Rant: Parents of mean/bullying kids - Page 2 - Mothering Forums

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#31 of 32 Old 02-24-2010, 03:58 PM
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I don't think it's just Ann Arbor! And I don't think it's just "kids these days", or "parents these days", either. I've had the same experience at dd's school Parents and teachers are very aware of bullying and try to teach kids not to do it.

When I was in school in the 80s, bullying went on all the time and nobody every did anything about it. I was bullied horribly in the third grade, and I never even considered talking to the teacher or principal about it. Nor did my parents, who were very sympathetic. They just felt I needed to solve my own problems.

And the stories my dad tells from the 50s! He fought all the time, giving kids bloody noses, etc., and never even got in trouble for it. I think people just thought it was what kids did.
This has been my experience. I went to school in the 60s and 70s, and my parents went to school in the 40s and 50s. Bullying existed big time and by the time I got to high school age, the physical bullying morphed into clique behavior, shunning and proliferation of class systems. I grew up in the proverbial sticks and the populace was generally thought to be of apple pie and "family values" ilk. Oddly, the kids who were the most mean to me in school now want to be my Facebook friends. Isn't life just grand? I've come to the personal conclusion that many kids desparately want to be admired and have friends. Sometimes being mean to others who are in a perceived weaker position guarantees power in a social group. Adults do this, but I think it is more pronounced in kids because they lack the fine art of looking down their noses like adults do. I'm not apologizing for true bullying, just trying to throw some perspective out there.

I have only seen one child in my neighborhood exhibit true bullying behavior, and my guess is that the kid has a ton of issues.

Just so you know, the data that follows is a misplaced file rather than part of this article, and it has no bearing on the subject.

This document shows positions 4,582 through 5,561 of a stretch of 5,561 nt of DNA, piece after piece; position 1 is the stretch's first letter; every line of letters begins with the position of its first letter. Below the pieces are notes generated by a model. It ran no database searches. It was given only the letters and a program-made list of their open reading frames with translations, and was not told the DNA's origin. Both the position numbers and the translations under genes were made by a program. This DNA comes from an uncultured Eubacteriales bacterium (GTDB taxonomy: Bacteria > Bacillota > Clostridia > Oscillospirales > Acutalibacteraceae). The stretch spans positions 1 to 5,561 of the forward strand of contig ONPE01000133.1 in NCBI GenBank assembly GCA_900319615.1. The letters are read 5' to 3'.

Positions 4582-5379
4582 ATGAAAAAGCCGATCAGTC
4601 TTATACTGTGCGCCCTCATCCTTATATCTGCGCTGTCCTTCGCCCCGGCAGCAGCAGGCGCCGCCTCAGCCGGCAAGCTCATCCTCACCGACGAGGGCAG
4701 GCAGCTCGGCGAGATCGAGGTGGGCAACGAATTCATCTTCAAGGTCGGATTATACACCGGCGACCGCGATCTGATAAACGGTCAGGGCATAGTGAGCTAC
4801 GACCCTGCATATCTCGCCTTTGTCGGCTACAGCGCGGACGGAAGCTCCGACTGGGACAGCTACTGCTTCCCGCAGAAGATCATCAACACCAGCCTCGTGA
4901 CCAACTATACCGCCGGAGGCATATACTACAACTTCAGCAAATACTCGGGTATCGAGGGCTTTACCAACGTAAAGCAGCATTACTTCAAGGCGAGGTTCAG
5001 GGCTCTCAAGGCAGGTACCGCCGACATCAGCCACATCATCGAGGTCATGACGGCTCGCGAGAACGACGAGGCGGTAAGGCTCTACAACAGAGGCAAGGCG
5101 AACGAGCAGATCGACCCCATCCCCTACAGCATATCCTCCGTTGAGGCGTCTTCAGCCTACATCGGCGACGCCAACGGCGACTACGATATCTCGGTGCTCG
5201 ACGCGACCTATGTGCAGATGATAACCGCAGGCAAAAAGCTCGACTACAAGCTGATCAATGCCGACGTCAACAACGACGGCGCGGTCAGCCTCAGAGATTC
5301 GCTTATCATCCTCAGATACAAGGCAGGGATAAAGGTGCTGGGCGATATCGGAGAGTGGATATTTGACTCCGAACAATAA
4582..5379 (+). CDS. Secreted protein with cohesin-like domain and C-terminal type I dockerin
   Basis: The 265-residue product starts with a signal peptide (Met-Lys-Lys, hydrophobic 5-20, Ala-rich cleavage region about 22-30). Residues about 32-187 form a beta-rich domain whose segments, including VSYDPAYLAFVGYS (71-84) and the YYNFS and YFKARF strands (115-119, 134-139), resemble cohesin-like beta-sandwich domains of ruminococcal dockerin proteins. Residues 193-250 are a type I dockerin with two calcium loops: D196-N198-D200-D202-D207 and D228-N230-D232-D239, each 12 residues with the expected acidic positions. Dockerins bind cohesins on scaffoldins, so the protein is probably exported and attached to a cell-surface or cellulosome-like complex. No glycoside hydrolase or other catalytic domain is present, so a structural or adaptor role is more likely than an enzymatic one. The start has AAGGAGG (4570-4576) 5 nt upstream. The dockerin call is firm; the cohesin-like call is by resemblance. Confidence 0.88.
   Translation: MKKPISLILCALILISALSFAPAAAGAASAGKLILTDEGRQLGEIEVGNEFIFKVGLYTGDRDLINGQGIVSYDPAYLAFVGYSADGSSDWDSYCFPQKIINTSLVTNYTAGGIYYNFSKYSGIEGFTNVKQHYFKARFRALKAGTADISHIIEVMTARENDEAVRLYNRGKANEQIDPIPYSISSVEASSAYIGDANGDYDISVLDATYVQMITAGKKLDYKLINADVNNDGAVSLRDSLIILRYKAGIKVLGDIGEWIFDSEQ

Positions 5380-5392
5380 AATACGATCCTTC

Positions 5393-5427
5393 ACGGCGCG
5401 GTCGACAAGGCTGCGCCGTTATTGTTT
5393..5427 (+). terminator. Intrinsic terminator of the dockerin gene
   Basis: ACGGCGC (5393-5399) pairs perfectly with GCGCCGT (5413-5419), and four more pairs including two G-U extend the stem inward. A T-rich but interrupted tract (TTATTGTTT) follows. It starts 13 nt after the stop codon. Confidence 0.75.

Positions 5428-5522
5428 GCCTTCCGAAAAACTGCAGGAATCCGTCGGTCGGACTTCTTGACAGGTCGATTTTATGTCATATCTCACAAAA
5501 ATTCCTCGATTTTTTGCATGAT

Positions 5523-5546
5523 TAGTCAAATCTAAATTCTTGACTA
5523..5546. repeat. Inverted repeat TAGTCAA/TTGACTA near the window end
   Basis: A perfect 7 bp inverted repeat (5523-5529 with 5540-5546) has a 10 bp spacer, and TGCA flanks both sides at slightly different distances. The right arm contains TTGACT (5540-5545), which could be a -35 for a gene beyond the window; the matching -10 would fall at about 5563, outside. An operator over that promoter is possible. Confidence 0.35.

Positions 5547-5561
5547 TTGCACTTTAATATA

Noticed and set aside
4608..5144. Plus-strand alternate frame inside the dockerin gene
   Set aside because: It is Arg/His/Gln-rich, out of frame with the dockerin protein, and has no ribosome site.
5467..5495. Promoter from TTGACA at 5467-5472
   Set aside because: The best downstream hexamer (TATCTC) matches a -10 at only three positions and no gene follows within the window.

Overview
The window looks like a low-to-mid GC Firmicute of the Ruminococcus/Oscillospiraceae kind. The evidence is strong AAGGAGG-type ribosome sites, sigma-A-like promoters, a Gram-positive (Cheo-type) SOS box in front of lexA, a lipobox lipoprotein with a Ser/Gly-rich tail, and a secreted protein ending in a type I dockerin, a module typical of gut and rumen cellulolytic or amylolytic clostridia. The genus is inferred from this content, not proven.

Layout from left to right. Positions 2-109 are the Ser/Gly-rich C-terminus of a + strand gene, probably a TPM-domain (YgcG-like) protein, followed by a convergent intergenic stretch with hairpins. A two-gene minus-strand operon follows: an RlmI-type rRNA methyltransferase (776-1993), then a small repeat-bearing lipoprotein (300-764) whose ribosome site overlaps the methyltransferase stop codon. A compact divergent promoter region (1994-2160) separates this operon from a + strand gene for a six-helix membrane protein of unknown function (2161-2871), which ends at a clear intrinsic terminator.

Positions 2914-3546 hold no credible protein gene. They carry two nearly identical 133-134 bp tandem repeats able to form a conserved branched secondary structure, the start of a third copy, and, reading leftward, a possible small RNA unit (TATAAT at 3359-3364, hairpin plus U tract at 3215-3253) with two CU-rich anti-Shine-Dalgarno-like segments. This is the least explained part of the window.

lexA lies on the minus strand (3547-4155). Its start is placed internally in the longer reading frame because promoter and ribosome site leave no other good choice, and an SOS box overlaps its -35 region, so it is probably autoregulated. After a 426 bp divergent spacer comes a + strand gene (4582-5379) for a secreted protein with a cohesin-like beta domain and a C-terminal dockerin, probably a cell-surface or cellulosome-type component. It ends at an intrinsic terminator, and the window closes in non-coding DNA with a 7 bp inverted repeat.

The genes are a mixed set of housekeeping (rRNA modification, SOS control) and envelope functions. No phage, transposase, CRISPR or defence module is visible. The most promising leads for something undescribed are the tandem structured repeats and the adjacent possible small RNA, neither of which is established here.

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#32 of 32 Old 02-25-2010, 01:05 AM
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Originally Posted by Cascadian View Post
Not at all singling out your post, but I wanted to use this as an example of something: I've noticed that most kids want to be the bully's friend, usually out of fear. It's like they're sucking up to the bully in some sort of survival hope that they aren't the next victim. It's a love/hate thing, and oftentimes has very little to do with a reciprocal and respectful friendship. I read somewhere (Queen Bees and Wannabees?) that that's why some kids are so artificially popular, especially in the later years - it's rule by power and fear of retribution rather than admiration or inherent leadership.
I could see this happening, but it's not exactly what's going on with DS. Kids in situations where they have just met him gravitate towards him. These kids have never been hit by him, or know that he might do stuff like. He has some charisma and kids just seem to find him fun to be with.

Just as a single example of something that has happened more than once: We went on a hay ride out to a pumpkin patch. He ran around and played with another kid for a while in the pumpkin patch. They both seemed to have a really good time. On the hayride back out of the pumpkin patch the other little boy asks DS if he will be his friend and come over for a playdate some time. DS says "no." I'm of course just left sitting there completely confused and shocked and more than just slightly embarrassed. The other kid and his little brother kept trying to make friends with DS, but no matter how much I encouraged him to be nice and reciprocate he just was totally blasse (sp?) about it.

What I suspect may happen with kids who like DS just attract friends like fly paper is that they never learn to value their friends. Just as academically gifted students often never learn to study b/c school just comes too easily, popular kids never learn to treat their friends well b/c friends just keep trying and trying.

It's kind of a dilemma for me since I do try to teach DS to be nice to people.

ETA: Just in case you thought maybe other kids were intimidated by DS's size, nope. DS is in the 25% for hight and 0% for weight.

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